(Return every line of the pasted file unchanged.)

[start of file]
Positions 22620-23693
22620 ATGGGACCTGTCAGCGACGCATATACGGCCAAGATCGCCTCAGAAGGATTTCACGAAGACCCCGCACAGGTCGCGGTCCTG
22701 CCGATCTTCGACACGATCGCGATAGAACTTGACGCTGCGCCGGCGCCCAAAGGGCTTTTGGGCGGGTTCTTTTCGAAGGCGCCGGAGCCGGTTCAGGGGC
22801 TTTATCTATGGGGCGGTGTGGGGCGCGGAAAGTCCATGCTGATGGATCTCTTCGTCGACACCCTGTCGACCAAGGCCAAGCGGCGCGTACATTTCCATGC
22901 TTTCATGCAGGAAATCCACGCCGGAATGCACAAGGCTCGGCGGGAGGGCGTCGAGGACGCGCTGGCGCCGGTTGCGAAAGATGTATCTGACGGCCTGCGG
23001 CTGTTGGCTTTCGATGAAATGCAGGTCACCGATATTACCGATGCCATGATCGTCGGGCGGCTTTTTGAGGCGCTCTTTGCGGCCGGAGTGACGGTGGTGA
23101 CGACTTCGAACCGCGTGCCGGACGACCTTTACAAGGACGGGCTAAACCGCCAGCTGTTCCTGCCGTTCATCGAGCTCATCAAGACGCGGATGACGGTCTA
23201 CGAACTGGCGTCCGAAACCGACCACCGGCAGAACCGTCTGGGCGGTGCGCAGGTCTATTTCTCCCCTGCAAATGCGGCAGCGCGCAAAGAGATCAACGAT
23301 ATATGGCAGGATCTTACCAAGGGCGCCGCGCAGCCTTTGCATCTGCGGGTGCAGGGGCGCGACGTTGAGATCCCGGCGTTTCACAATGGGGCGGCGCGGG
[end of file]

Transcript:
Positions 22620-23693
22620 ATGGGACCTGTCAGCGACGCATATACGGCCAAGATCGCCTCAGAAGGATTTCACGAAGACCCCGCACAGGTCGCGGTCCTG
22701 CCGATCTTCGACACGATCGCGATAGAACTTGACGCTGCGCCGGCGCCCAAAGGGCTTTTGGGCGGGTTCTTTTCGAAGGCGCCGGAGCCGGTTCAGGGGC
22801 TTTATCTATGGGGCGGTGTGGGGCGCGGAAAGTCCATGCTGATGGATCTCTTCGTCGACACCCTGTCGACCAAGGCCAAGCGGCGCGTACATTTCCATGC
22901 TTTCATGCAGGAAATCCACGCCGGAATGCACAAGGCTCGGCGGGAGGGCGTCGAGGACGCGCTGGCGCCGGTTGCGAAAGATGTATCTGACGGCCTGCGG
23001 CTGTTGGCTTTCGATGAAATGCAGGTCACCGATATTACCGATGCCATGATCGTCGGGCGGCTTTTTGAGGCGCTCTTTGCGGCCGGAGTGACGGTGGTGA
23101 CGACTTCGAACCGCGTGCCGGACGACCTTTACAAGGACGGGCTAAACCGCCAGCTGTTCCTGCCGTTCATCGAGCTCATCAAGACGCGGATGACGGTCTA
23201 CGAACTGGCGTCCGAAACCGACCACCGGCAGAACCGTCTGGGCGGTGCGCAGGTCTATTTCTCCCCTGCAAATGCGGCAGCGCGCAAAGAGATCAACGAT
23301 ATATGGCAGGATCTTACCAAGGGCGCCGCGCAGCCTTTGCATCTGCGGGTGCAGGGGCGCGACGTTGAGATCCCGGCGTTTCACAATGGGGCGGCGCGGG